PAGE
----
The Model War Map
The Model War Map, giving the Southern and Middle States, with all their Water and Railroad Connections. This map, published by Prang in 1862, shows the eastern coast condensed so that the focus is on the middle states of America from Iowa to Florida. The map shows railway routes, though it is noticeable how many stop before reaching the left hand side of the map, highlighting how railway building across the country was ongoing at the time of the Civil War. The tables on the right hand side of the map detail routes and distances from major cities and towns, 1860 population statistics, the slave population of slave-holding states and the number of men eligible to vote in each state.
Lloyd's Map of the Southern States
Lloyd's Map of the Southern States showing all the Railroads, their Stations and Distances, also the Counties, Towns, Villages, Harbors, Rivers & Forts. This map was published by J.T. Lloyd in New York in 1861. It details ‘all the railroads, their stations & distances’, as well as the ‘counties, towns, villages, harbors, rivers and forts’ based on the ‘latest Government and other reliable sources’. The map details states beneath the Mason-Dixon line which theoretically separated the northern and southern states. As well as showing the states that made up the eastern side of the Confederacy, the map also shows the Union states of Kentucky, Maryland and Delaware, which, along with Missouri, made up the Border States. Maintaining these states within the Union was a crucial war aim for Lincoln. J.T. Lloyd
Balloon View of the Southern States
Balloon View of the Southern States, showing in the foreground the whole territory between Baltimore and St. Louis, and extending towards the horizon to Keywest and New Orleans. This map shows the country between Baltimore, Maryland, and St. Louis, Missouri, with the eastern side of America presented on the left hand side of the map. At the top, in the horizon, the map stretches to Fort Lauderdale, Florida, and New Orleans, Louisiana. An interesting presentation of the country, this map was produced by Louis Prang in 1861 in Boston. Prang published many maps during the American Civil War. According to the description at the bottom of the map, this item was ‘a superior & truthful guide in the present war operations’. L. Prang & Co.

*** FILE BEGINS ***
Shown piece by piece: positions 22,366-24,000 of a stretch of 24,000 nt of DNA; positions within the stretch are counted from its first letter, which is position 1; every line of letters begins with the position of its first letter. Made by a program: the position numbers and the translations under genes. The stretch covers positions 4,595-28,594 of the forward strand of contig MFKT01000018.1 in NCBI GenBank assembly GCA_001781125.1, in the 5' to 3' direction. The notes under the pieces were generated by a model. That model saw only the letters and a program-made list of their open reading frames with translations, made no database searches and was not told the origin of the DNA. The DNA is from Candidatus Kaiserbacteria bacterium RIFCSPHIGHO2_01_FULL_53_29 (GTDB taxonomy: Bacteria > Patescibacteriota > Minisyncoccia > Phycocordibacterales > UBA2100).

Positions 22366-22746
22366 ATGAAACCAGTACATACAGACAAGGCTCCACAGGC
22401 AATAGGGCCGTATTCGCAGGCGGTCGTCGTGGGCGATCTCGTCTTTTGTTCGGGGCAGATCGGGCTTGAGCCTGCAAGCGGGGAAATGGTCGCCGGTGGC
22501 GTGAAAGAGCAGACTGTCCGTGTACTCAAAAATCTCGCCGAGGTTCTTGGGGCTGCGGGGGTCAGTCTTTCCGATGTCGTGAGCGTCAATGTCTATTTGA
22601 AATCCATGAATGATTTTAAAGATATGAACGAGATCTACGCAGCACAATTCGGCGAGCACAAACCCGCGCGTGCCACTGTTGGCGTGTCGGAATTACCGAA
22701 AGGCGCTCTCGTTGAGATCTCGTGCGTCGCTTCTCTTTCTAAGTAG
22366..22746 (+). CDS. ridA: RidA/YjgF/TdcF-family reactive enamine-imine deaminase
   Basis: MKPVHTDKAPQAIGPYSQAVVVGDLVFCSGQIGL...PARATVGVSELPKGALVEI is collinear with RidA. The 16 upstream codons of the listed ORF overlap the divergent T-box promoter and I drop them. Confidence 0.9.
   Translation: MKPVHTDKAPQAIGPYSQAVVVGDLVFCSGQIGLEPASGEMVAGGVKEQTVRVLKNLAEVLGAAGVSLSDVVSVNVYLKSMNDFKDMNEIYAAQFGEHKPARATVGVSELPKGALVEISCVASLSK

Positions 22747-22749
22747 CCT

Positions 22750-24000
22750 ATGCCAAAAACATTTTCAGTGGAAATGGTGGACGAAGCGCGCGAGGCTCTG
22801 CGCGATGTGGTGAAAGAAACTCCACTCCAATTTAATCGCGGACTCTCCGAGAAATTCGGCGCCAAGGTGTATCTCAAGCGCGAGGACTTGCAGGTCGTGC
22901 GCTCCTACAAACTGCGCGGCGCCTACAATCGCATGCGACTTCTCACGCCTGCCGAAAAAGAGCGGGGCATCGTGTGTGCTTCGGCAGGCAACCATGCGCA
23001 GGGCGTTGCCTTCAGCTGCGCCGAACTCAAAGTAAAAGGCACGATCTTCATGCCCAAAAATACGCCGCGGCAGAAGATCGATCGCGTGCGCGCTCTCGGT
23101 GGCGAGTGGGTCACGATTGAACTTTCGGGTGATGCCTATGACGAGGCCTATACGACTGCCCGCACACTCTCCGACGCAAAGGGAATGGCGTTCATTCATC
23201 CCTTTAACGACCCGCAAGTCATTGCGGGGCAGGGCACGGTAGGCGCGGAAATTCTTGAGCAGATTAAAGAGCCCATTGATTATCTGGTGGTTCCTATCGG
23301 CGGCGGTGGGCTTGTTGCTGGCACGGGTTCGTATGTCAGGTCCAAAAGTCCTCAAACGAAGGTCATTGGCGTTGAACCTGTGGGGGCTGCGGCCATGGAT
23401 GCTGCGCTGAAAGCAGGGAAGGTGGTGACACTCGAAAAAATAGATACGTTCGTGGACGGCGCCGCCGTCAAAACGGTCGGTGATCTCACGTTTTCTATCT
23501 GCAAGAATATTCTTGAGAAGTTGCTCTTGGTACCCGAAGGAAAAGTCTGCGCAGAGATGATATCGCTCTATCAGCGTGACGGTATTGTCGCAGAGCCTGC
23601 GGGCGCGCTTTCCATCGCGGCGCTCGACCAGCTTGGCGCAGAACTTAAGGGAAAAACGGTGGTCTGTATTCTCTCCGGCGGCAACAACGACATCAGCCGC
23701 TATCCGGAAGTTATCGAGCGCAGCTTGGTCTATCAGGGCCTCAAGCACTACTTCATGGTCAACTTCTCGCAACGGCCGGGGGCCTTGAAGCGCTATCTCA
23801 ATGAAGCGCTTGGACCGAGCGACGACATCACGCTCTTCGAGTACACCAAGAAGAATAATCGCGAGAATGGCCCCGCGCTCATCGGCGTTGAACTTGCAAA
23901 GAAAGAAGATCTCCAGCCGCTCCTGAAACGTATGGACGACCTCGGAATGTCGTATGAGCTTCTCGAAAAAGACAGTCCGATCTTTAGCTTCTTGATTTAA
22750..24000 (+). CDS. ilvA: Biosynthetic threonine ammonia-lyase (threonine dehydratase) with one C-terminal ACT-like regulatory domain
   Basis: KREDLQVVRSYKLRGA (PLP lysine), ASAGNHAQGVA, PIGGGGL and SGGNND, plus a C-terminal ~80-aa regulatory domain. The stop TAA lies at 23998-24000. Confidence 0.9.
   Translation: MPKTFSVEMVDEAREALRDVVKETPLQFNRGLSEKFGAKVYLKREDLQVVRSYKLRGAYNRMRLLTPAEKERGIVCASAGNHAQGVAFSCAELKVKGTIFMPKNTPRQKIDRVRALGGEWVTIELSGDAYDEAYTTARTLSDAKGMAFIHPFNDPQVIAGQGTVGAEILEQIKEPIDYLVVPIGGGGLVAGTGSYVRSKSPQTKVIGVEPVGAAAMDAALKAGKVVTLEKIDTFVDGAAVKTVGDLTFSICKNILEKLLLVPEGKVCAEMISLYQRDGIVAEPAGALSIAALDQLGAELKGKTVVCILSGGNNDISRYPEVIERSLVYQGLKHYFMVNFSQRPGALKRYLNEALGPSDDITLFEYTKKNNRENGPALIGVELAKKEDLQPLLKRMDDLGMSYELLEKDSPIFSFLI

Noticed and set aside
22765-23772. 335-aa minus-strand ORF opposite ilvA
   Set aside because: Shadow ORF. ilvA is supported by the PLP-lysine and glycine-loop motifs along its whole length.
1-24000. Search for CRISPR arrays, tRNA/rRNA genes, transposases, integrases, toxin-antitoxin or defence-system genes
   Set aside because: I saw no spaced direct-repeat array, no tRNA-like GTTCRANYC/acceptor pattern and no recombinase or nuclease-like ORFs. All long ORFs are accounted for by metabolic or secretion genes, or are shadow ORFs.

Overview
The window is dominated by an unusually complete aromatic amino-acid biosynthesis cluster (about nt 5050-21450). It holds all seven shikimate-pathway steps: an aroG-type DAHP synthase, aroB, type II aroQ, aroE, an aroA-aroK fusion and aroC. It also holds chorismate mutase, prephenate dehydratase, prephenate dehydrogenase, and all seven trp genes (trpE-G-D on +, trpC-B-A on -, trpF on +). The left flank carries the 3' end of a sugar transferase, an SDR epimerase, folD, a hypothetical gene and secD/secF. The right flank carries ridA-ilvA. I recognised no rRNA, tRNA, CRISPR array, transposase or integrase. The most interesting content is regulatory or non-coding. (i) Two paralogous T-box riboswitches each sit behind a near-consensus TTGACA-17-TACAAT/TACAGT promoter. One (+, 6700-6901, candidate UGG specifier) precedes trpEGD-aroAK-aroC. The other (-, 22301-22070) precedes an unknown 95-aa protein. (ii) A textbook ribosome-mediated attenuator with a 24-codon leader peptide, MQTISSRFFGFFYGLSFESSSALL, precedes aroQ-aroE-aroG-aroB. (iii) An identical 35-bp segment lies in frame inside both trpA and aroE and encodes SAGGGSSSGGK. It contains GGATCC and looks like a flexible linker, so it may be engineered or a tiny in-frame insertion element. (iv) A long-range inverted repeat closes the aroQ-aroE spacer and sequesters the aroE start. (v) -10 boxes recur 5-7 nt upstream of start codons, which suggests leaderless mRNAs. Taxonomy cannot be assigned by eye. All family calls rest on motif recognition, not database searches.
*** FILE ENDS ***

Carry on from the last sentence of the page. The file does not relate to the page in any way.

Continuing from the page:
War Chart of the Southern States.
War Chart of the Southern States. Published in 1862 by B.B. Russell in Boston, War Chart of the Southern States details the cities, towns, rivers, railroads and marked roads in the Confederacy (with the exception of Texas). The portrait at the bottom right of the map is of the Battle of Hampton Roads, which took place over two days in March 1862 off the Virginian coastline. The naval battle was famous for the fight between the USS Monitor, seen in the foreground of the image, and the CSS Merrimac (sometimes referred to as the CSS Virginia due to the fact that it was built from composite parts of Confederate ships). As can be seen in the image, these ships were ‘ironclads’, built with iron and steel armoured plates. Originally a British naval design, the Civil War witnessed the first clash of these ships at the Battle of Hampton Roads, resulting in worldwide attention on this aspect of naval warfare in America. Arguably the battle between the Monitor and Merrimac was the most famous naval event of the conflict and there are numerous contemporary cultural references to the engagement in items produced during the war. The battle itself was inconclusive, although the Union suffered more casualties than their Confederate counterparts. B.B. Russell
The Field of Battle.
The Field of Battle and Prominent US Generals. The Field of Battle and Prominent Union Generals is one of the most picturesque maps in the collection, detailing the main theatres of conflict in the Confederacy, with each state broken up by counties, and surrounded by virtually all of the main Union Army generals that would have been well known to viewers in 1864 when this map was published in New York by Ensign & Bridgman. The generals are mostly all arranged close to the areas where they were conducting operations at the time of the map’s production, for example Generals Grant and Sherman are close to Georgia and South Carolina. Union Navy generals are also pictured, such as General David Farragut who can be seen close to the Georgia coastline. Ensign & Bridgman
Nouvelle carte de la Caroline / par R. Morden.; L'Amerique angloise, ou Description des isles et terres du roi d'Angleterre, dans l'Amérique. Avec de nouvelles cartes de chaque isle & terres. Traduit de l'anglois.
from L'Amerique angloise, ou Description des isles et terres du roi d'Angleterre, dans l'Amérique. Avec de nouvelles cartes de chaque isle & terres. Traduit de l'anglois. Blome, Richard,
Map, shewing the Entire Field of Operations under Grant, Sherman & Thomas
Map, shewing the Entire Field of Operations under Grant, Sherman & Thomas. Published in London by Bacon & Co., this image of a Map Shewing the Entire Field of Operations, Under Grant, Sherman & Thomas details the Deep South Confederate States, principally of Tennessee, North Carolina, South Carolina, Georgia and Alabama, as well Virginia and the Union state of Kentucky. These areas witnessed the Union Army push in the last year and a half of the war, under the leadership of General Ulysses S. Grant. General George H. Thomas predominately fought in the western theatre of the conflict, while General William T. Sherman was responsible for the Army’s ultimately devastating march through the Southern states in 1864 and 1865. His marches through Georgia and the Carolinas, which crippled the home–front, remain a vital part of Civil War military history and Southern memory of the conflict. Bacon & Co.